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literally in all its details, that it is intended to give an impression of ideals rather than to convey facts. I shall return to the question of Onuphrios’ dates further on in the book. Just as we cannot assume that the author of the story was using rhetorical licence, nor can we reject such details out of hand. We may, for example, be sceptical about the practice attributed in an anonymous text known as the Paradise of the Fathers to Abba Isaiah, who allegedly used to take the saucepan off the fire just as the lentils were starting to boil, saying that just to see the fire cooking the food was sustenance enough. But the practice of eating partly-boiled pulses is attested elsewhere, for example in Jerome’s Life of Hilarion, where Hilarion is said to have eaten semi-cooked lentils for three years during his twenties as part of his abstinence. Was Jerome also exaggerating? He cannot have been copying the practice from the Paradise of the Fathers, for that was written many years later and in Syriac, a language unknown to him. It is more likely that the practice was a well-known trope by the time the anonymous author of the Paradise used it for Isaiah. If Jerome was the inventor of the trope, he did at least give it some verisimilitude by observing that in his final years Hilarion was so troubled by digestive problems that he could only manage thin broth – doubtless, the effect of the uncooked lentils of his youth. If such details of asceticism and self-denial are inventions or exaggerations, they not only follow an internal logic, but also offer a set of symbols, rather like a code, which can be understood and picked up by other writers. We will see examples of this later on in the book, when we encounter particular traits or details of ascetic practices that appear to have been repeated across centuries in widely different contexts. Thus, when we read that Bernard of Clairvaux, a twelfth-century monk noted for his personal austerity of living, also suffered from digestive problems later in life, we cannot be sure whether this is a plausible statement of fact on the part of his biographer, or a coded clue designed to alert the reader to the same detail in Jerome’s Life of Hilarion. For such a system of allusions and clues to work, of course, writers had to rely on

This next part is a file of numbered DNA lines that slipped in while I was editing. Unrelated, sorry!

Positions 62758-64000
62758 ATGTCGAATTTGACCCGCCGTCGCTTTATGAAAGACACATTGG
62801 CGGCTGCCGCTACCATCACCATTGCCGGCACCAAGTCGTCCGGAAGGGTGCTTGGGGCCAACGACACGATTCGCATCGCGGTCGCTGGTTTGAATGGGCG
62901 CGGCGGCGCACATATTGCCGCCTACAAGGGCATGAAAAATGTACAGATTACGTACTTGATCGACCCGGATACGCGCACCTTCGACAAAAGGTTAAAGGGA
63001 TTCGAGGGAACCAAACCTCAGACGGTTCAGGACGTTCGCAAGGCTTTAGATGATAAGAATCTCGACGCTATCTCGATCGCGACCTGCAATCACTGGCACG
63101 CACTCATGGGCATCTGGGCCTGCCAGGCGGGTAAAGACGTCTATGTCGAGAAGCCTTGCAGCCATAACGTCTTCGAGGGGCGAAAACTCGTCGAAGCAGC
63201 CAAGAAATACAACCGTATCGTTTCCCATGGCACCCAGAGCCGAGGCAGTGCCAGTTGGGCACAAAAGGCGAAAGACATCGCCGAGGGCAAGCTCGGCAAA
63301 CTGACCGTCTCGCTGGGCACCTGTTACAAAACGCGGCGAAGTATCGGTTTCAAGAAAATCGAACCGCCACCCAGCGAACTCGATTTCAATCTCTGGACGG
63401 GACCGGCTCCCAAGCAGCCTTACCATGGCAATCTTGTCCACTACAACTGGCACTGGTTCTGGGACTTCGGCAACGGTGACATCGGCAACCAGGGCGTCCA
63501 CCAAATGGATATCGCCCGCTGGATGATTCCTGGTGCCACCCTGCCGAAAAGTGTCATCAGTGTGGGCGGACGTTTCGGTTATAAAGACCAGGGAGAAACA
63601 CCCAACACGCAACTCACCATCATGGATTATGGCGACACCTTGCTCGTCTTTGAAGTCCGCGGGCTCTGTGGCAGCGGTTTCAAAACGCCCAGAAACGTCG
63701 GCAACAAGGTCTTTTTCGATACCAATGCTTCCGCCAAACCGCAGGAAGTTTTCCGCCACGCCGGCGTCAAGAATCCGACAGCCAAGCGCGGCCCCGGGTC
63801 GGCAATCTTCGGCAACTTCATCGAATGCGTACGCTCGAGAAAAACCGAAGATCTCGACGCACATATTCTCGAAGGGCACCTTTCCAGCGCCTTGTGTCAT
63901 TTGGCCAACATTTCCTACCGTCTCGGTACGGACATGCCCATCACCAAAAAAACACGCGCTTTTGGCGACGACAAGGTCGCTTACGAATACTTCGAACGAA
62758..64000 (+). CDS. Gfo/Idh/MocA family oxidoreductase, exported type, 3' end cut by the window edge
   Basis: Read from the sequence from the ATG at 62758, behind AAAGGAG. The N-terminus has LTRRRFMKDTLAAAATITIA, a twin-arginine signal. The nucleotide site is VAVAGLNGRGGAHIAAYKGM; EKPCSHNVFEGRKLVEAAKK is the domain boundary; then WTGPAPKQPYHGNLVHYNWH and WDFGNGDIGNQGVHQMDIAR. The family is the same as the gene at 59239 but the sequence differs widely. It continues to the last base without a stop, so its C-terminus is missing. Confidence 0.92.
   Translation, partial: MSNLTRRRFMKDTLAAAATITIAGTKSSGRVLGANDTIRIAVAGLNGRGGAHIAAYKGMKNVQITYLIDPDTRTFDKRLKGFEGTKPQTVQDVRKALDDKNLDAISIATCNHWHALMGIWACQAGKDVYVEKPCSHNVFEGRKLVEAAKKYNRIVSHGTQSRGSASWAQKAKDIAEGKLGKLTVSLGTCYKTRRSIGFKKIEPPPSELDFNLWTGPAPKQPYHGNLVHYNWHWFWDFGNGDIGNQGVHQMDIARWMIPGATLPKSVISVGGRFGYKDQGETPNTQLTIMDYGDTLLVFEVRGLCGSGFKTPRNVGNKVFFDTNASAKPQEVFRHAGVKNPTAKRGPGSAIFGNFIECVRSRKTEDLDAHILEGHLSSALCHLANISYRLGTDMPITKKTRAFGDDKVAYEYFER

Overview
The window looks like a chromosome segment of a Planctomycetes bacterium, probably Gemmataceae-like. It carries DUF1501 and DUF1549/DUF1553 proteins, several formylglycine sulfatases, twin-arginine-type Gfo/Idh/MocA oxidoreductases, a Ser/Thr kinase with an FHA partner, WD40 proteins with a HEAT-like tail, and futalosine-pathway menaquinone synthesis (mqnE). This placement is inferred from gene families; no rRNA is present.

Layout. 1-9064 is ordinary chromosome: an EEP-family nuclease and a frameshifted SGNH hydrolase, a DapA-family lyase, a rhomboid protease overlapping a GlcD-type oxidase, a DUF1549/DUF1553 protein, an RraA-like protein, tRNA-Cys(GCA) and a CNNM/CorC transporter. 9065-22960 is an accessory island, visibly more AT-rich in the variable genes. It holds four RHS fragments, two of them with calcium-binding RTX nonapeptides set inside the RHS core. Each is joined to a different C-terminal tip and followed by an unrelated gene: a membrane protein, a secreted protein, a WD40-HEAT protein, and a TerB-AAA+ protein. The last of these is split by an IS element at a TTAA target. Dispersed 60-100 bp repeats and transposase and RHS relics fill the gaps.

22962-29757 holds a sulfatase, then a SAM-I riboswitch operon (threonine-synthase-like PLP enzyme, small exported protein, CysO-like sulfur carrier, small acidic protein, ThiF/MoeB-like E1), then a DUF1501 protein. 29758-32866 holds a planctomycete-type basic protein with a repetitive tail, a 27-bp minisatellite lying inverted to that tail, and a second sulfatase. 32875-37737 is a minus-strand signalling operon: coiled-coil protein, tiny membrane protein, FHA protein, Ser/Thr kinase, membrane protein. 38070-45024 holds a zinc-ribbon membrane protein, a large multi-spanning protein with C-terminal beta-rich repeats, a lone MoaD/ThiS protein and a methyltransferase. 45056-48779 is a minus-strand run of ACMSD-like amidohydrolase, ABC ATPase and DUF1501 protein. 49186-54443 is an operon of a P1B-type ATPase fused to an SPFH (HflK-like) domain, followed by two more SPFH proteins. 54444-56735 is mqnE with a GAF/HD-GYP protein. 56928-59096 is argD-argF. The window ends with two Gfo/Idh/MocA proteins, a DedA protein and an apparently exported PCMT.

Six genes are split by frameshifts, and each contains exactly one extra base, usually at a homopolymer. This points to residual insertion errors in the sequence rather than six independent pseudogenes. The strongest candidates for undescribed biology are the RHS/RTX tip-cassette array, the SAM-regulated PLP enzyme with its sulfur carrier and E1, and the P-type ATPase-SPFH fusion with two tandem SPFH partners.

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a certain set of knowledge on the part of their readers. The clue would have no purpose if Bernard’s biographer had not thought it likely that his readers would also be familiar with Jerome’s work. As it happens, we know from catalogues of medieval libraries, as well as from extensive quotation by many monastic authors, that Jerome’s works, including the Life of Hilarion, were widely read in twelfth-century monasteries. A monk reading the biography of Bernard would thus, in all likelihood, make the intended connection between Bernard and the early Christian ascetic. Once made in the mind of a reader, such a connection, although made in the context of food and diet, would not necessarily be restricted to that subject. For if Bernard was thought of in connection with Jerome, or even as a Jerome-like character, in that respect, why not also in others? We also need to bear in mind that examples of extreme asceticism cannot be taken as blanket descriptions of how all early Christian monks or their medieval imitators lived. This was not the purpose of authors of such accounts – for one thing, if all monks and nuns had lived such austere lives, there would be little point in singling out some for special remark. If some sources suggest that monks were almost superhuman in their capacity for personal austerity when it came to food, others indicate that quite a wide variety of foods was eaten in monasteries and by solitaries. These include beans, lentils, cabbage, olives, fish, oil, leeks and onions, garlic, cheese, buffalo milk, berries, figs, nuts, radishes, carob and a whole category of herbs and plants harvested in the wild. This book will explore some of these foods, suggest how they might have been used, and examine the part played by growing, cultivating and harvesting foods in the lives of monks and hermits. It also offers suggestions for some of the apparently less plausible foods eaten by hermits.